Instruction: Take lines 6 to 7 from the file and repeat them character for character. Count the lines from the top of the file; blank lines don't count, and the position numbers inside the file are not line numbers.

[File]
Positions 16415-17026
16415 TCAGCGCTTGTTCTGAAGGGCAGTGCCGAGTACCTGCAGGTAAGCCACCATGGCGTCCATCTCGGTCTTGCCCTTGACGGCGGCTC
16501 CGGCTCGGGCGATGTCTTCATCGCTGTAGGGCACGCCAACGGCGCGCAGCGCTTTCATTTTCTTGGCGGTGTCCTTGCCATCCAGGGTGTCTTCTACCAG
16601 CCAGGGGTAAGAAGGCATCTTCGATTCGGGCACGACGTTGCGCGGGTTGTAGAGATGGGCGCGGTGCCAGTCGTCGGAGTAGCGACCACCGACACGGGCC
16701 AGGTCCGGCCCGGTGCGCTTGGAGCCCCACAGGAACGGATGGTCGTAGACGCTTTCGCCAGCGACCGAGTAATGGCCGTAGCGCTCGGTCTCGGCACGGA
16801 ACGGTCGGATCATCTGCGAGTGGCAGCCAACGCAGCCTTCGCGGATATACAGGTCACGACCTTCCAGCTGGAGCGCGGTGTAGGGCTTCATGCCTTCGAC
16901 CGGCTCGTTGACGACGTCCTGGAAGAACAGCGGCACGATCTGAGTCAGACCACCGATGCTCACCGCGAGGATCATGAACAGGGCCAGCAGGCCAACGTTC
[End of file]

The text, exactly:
16801 ACGGTCGGATCATCTGCGAGTGGCAGCCAACGCAGCCTTCGCGGATATACAGGTCACGACCTTCCAGCTGGAGCGCGGTGTAGGGCTTCATGCCTTCGAC
16901 CGGCTCGTTGACGACGTCCTGGAAGAACAGCGGCACGATCTGAGTCAGACCACCGATGCTCACCGCGAGGATCATGAACAGGGCCAGCAGGCCAACGTTC